Google Analytics metrics every business should track

Google Analytics is free and an incredibly useful tool for businesses, but because of its terms and metrics, it can be difficult to understand. If you have managed a website, you are probably already using Google Analytics. You probably analyze what the traffic for the day is and compare it to previous results. Knowing how to set up Google Analytics can help you to understand how many web visits you have, who your visitors are and their demographic information, how they behave when browsing your website, or which pages are most popular on your website.

The better understand the terminology, the more useful Google Analytics will be for measuring the effectiveness. Below is a glossary of essential terms for tracking:

– Acquisition: You can understand how people find your website using these reports. It’s one of the sections where you’re going to spend the most time. 

Acquisition metrics show where your traffic is originating from, be it Google searches, social media links, or other websites.

– User: The number of users is the most-tracked GA metric. In simpler terms, “users” is the number of new and returning people who visit your site during a set period of time. The first time a person visits your site, a unique identifier will be assigned to them. This will help distinguish the person as a “new user”. When the same user visits your site at a later time, they will be counted as a “returning user”.

– Audience helps you explore who your customers are, including information such as demographics, location, retention, and device technology. With these metrics, you can interpret the impact of your marketing efforts on various user segments.

– Conversion: A conversion is reported whenever a user completes a goal or makes a purchase during a session. Each goal will report a maximum of one conversion per session, while every transaction is reported. An ecommerce conversion occurs when someone successfully purchases during a session. Google Analytics has a range of ecommerce dimensions and metrics to report on your website’s ecommerce activity.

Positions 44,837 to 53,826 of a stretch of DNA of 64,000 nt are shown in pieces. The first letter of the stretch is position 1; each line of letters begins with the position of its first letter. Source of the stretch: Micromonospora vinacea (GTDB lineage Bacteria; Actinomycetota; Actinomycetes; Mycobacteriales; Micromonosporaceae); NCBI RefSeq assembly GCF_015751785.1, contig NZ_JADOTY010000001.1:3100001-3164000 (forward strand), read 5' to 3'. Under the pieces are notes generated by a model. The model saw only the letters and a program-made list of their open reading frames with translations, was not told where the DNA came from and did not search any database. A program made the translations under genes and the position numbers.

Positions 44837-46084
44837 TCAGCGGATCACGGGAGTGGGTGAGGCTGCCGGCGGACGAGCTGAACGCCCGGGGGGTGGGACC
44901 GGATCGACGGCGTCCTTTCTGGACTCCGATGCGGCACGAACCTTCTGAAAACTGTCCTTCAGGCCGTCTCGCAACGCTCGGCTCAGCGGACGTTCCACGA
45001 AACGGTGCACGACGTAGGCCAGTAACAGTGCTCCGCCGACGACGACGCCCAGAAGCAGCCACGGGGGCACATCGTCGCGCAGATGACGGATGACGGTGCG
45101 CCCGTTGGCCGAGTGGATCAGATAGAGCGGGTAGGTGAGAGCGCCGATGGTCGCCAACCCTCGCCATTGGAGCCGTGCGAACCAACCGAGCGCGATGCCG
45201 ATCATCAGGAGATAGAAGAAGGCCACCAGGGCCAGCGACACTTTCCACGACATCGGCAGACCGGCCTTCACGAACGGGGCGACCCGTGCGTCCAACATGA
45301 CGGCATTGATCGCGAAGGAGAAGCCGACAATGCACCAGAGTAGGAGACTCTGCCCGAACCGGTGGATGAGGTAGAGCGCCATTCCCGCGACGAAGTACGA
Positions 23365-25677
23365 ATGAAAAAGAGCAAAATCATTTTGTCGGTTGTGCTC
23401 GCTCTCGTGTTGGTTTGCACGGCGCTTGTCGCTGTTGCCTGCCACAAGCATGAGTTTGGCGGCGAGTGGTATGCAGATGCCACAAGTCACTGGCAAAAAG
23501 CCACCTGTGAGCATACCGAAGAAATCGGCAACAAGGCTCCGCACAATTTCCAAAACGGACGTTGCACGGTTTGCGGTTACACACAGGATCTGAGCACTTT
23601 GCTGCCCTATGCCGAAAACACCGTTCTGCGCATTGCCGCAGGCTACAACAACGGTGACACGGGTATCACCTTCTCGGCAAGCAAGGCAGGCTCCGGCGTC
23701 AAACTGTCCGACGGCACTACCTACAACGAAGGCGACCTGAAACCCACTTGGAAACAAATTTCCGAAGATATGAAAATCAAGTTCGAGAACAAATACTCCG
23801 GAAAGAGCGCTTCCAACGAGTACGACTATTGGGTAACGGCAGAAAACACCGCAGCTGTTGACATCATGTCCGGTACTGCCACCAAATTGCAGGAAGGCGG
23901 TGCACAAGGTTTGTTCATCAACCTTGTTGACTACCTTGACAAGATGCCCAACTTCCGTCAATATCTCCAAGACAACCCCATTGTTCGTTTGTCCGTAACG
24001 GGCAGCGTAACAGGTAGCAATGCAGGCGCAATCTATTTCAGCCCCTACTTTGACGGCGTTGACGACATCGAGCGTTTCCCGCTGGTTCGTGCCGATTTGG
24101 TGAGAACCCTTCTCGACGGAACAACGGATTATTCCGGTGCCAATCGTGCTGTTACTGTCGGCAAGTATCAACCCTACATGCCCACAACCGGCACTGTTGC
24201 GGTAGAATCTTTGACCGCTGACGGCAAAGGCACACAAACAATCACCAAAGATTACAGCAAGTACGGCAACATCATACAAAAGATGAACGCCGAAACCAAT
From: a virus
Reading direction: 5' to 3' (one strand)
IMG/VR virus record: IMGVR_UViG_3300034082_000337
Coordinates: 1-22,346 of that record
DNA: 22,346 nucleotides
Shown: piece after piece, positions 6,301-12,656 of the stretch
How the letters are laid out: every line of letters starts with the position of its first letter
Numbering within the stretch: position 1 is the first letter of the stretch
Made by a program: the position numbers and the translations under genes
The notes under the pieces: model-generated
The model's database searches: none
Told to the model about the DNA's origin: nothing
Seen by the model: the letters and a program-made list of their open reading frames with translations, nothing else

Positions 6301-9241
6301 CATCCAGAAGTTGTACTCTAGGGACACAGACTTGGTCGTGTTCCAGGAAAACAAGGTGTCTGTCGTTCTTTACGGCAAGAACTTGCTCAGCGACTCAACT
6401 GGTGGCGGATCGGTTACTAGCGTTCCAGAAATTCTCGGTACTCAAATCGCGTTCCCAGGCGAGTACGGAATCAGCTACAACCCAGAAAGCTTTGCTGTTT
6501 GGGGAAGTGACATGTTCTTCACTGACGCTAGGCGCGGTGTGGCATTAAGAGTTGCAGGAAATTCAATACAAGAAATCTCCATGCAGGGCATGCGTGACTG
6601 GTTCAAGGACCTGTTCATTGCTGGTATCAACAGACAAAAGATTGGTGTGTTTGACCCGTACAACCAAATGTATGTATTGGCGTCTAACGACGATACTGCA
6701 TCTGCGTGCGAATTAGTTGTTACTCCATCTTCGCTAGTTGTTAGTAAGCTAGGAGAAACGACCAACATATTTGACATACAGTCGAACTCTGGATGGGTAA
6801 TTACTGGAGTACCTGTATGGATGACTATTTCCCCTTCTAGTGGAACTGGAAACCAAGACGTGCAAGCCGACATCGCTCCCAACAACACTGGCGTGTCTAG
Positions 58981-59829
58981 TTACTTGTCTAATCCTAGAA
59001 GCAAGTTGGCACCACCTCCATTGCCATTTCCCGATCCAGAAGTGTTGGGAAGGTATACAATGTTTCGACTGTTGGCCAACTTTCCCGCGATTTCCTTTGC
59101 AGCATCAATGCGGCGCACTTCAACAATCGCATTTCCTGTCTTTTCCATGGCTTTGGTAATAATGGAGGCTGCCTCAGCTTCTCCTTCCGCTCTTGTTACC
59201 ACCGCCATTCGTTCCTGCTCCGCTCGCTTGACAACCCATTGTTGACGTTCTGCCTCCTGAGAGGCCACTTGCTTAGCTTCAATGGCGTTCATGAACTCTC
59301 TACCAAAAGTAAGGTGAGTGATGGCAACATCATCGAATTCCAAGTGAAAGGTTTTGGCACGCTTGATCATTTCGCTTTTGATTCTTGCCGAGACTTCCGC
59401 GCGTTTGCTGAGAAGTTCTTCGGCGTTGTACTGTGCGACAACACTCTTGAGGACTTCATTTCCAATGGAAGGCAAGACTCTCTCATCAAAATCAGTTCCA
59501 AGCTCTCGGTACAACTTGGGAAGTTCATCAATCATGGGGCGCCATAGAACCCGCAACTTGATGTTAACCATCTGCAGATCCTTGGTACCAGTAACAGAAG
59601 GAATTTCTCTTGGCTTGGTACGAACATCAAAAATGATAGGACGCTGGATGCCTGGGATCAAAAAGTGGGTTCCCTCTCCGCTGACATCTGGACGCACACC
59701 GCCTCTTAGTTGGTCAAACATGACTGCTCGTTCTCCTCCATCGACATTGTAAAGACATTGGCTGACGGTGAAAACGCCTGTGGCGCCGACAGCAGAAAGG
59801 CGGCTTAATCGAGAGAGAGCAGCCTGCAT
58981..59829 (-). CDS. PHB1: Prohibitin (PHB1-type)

– Page View: Two widely used metrics in Google analytics are pageviews and unique page views. Both are used by digital marketers to measure the performance of a website or webpage over a given period of time. Pageviews is not the same as the number of unique users that visited a website. As you’ll see below, pageviews is the total number of loads and reloads of the same page, from the same user within in a single user session.

– Behaviour: Seeing how visitors navigate and flow through your website gives you a firm understanding of the thought processes at work and how you can influence them to go down the paths that relate to your objectives. The data you receive from the Behavior Section can be the deciding factor for how you optimize your entire interface. For example, you can add, remove, or re-arrange CTA buttons based on how people are interacting with them, make educated decisions on how to re-organize your linking strategy and much, much more.

– Session: A Google Analytics session is a group of user interactions (known as ‘hits’) with your website recorded in a given time period. Like a container, a session collects every interaction a user has with the website: for example, if someone spent five minutes on a website and loaded two pages, triggered a couple of events, interacted with a social element, and completed a transaction, all these actions would be contained in the same session.

– Bounce Rate: Bounce Rate is defined as the percentage of visitors that leave a webpage without taking an action, such as clicking on a link, filling out a form, or making a purchase. The average bounce rate varies considerably from one type of site to the next. However, if yours is elevated you might have a problem on your hands.

– Average Session duration: It means the exact time that a visitor had spent on your website. You can increase this time by putting up the relevant and right content what your visitor is looking for on your website. As this will help them and they are more likely to browse more or come back for further knowledge or purchase from your website.

-‍ Source:  in other words, where your website traffic originated from. (i.e. Search engine, if they clicked on an email link, social media, etc.) To find this, click Acquisition, then Overview, and you can see which sources are giving you the most traffic.

If you know how to use Google Analytics properly, it can give you a lot of useful information on how to improve your website, offers and catch up with your competition. Whether you are looking for some basic help with Google Analytics, or you need full course, our marketing team can help you, contact us by phone or write us an email for more information.

Happy analyzing!

AMR Global Advisors

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